Life and Longevity Markets Association takes ownership of J.P. Morgan’s LifeMetrics Index

by Artemis on April 27, 2011

The Life & Longevity Markets Association (LLMA) announced a milestone in their plans for the development of a market in tradeable longevity and mortality risk instruments yesterday with the news that they were to take ownership of the LifeMetrics Index which was created by J.P. Morgan.

All LifeMetrics Index data will now become available to the LLMA to benefit all participants in the marketplace. It’s taken J.P. Morgan four years to get the LifeMetrics Index to its current stage, it provides a toolkit for measuring and managing longevity and mortality risk enabling risks to be aggregated and measured in a standardised format. The LifeMetric indices currently cover England and Wales, the U.S., Germany and the Netherlands.

The LLMA have been working on their own index, as well as standardised documentation for use in longevity and mortality risk transfer transactions, they expect to continue that work and will combine LifeMetrics with their own technology. They hope to produce an LLMA set of indices later this year which could become a reference set of indices for hedging transactions.

David Epstein, Executive Director and Head of Longevity Structuring at J.P. Morgan (and Deputy Chair of the LLMA Technical Committee), commented on the LifeMetrics transfer: “The work of the LLMA is bringing consensus and standardisation to reference indices in the market, and, as a member of the Association, we have made a commitment to working towards a liquid and publicly traded longevity market in the UK, and ultimately globally. We felt that now was the right time to back that commitment by giving the whole market the benefit of the work that we have done at J.P. Morgan in this area.”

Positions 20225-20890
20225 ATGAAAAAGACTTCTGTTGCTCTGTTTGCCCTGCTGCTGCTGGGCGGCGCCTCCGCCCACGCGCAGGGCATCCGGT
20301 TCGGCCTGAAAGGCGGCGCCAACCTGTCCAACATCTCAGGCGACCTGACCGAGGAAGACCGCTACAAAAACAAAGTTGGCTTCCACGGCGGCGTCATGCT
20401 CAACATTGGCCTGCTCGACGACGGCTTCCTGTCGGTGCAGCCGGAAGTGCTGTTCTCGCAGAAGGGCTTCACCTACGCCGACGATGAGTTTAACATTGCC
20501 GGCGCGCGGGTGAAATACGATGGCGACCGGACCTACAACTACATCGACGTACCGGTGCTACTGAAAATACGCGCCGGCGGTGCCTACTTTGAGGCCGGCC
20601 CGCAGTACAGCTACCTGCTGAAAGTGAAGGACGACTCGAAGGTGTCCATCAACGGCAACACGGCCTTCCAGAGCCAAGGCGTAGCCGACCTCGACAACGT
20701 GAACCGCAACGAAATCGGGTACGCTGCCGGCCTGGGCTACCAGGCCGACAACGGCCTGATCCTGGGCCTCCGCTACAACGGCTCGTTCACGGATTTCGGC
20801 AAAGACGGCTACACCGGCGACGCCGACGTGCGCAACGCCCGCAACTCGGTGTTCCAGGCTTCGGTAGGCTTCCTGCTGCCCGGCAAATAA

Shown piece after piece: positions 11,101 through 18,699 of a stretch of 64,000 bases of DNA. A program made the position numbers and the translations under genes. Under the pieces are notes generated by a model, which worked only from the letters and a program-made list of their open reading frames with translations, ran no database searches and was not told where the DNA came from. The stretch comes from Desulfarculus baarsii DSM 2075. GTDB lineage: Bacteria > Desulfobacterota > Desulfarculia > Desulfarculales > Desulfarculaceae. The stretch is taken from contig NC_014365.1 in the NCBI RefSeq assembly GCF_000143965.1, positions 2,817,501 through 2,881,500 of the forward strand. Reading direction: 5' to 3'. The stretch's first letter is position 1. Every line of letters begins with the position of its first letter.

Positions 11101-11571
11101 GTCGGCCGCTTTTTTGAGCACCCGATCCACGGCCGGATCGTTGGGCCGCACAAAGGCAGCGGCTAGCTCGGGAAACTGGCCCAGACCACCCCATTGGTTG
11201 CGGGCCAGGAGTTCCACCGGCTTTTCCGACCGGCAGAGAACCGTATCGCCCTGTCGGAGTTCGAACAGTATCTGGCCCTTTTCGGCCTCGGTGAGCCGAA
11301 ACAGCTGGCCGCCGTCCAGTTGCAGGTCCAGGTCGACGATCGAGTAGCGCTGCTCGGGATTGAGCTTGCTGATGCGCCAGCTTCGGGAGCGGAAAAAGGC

It’s apparent that an index which becomes an industry standard is far more valuable to the longevity and mortality risk transfer markets than one which is solely owned by a market participant. It should lead to greater cooperation and also a greater volume of deals in the future through the use of standardised hedge structures.

He continued: “We are proud of what we have achieved with LifeMetrics and are delighted that it will now officially form the backbone of an industry standard through the transfer to the LLMA.”

Costas Yiasoumi, Chair of the LLMA’s Accessibility Committee (and Head of Longevity Solutions at Swiss Re) commented: “The adoption of LifeMetrics by the LLMA is a significant step towards the LLMA’s goal of producing widely accepted and used mortality indices. This is latest in a line of shared work that has gone between the LLMA members over the last year, and is a continued demonstration of how much commitment all the members bring to the Association.”

“Over the last year those of us involved in this market have seen a growth in interest from pension plans and insurers in longevity protection. As the insurance industry’s capacity to write longevity is finite establishment of a capital market investor base will contribute towards the long term availability of longevity solutions. To achieve this goal buyers and sellers in mortality index transactions need comfort that there are recognised pricing standards, actuarial data and indices that both sides can use as the basis for a transaction. We are confident that this new step, and the growing membership of the LLMA which strengthens industry consensus, will help deliver that framework.”

The LLMA are making good progress towards standardising methods for transfer of longevity and mortality risks. Creating a market in such a manner, through open cooperation between participants should lead to liquidity and a greater chance of success (or longevity) for the market itself. It is a shame that the catastrophe bond market didn’t develop with this ideal of standardised risk structures as it may have become more liquid and more diverse than it is today.

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